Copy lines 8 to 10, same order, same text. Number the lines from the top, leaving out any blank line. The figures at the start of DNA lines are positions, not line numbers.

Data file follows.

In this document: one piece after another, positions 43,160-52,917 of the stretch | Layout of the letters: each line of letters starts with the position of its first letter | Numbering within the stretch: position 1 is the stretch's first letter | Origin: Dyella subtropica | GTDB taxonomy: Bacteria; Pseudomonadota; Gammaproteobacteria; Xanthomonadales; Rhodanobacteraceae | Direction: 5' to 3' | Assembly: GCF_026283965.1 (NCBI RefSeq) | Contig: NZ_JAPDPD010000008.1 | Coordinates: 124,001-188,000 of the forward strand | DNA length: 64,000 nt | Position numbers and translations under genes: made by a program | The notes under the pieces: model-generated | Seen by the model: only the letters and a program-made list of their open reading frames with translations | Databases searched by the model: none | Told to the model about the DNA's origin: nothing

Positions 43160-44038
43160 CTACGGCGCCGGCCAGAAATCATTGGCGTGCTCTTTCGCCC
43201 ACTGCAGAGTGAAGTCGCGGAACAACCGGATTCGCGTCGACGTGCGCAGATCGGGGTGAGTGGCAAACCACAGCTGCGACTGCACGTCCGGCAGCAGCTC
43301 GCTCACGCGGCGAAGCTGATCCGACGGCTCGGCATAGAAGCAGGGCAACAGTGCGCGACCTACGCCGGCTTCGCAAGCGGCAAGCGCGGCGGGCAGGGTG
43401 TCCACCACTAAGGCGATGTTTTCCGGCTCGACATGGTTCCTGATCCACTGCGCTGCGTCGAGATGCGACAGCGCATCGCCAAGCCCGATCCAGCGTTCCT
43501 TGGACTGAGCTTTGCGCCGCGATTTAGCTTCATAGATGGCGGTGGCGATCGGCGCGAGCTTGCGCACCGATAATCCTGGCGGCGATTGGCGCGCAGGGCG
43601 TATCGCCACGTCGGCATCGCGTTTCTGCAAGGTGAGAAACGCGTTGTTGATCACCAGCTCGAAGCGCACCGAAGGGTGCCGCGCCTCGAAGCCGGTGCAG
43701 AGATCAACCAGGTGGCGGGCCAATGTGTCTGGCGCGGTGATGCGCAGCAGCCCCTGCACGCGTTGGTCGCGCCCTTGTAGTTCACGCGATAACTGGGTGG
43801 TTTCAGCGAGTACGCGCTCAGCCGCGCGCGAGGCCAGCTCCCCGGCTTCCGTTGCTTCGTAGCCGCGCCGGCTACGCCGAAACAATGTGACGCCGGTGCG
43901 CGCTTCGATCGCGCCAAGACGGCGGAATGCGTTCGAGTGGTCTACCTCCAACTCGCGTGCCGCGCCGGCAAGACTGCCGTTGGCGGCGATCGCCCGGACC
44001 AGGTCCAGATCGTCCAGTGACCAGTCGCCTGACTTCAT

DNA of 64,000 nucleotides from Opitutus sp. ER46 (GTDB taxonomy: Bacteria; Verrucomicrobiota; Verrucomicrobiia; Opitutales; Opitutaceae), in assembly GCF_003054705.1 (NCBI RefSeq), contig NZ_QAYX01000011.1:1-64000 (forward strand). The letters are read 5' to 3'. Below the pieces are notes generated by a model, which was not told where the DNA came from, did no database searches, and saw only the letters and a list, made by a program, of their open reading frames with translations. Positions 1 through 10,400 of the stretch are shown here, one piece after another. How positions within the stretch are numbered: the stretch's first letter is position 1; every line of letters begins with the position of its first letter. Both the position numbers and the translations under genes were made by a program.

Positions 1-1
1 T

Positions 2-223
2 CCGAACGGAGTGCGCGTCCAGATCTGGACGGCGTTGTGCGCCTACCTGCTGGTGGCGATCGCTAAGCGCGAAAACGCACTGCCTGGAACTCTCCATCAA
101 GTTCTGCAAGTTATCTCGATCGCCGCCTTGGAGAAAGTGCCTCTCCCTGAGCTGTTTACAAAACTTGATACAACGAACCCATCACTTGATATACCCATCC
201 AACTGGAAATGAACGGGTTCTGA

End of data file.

43601 TATCGCCACGTCGGCATCGCGTTTCTGCAAGGTGAGAAACGCGTTGTTGATCACCAGCTCGAAGCGCACCGAAGGGTGCCGCGCCTCGAAGCCGGTGCAG
43701 AGATCAACCAGGTGGCGGGCCAATGTGTCTGGCGCGGTGATGCGCAGCAGCCCCTGCACGCGTTGGTCGCGCCCTTGTAGTTCACGCGATAACTGGGTGG
43801 TTTCAGCGAGTACGCGCTCAGCCGCGCGCGAGGCCAGCTCCCCGGCTTCCGTTGCTTCGTAGCCGCGCCGGCTACGCCGAAACAATGTGACGCCGGTGCG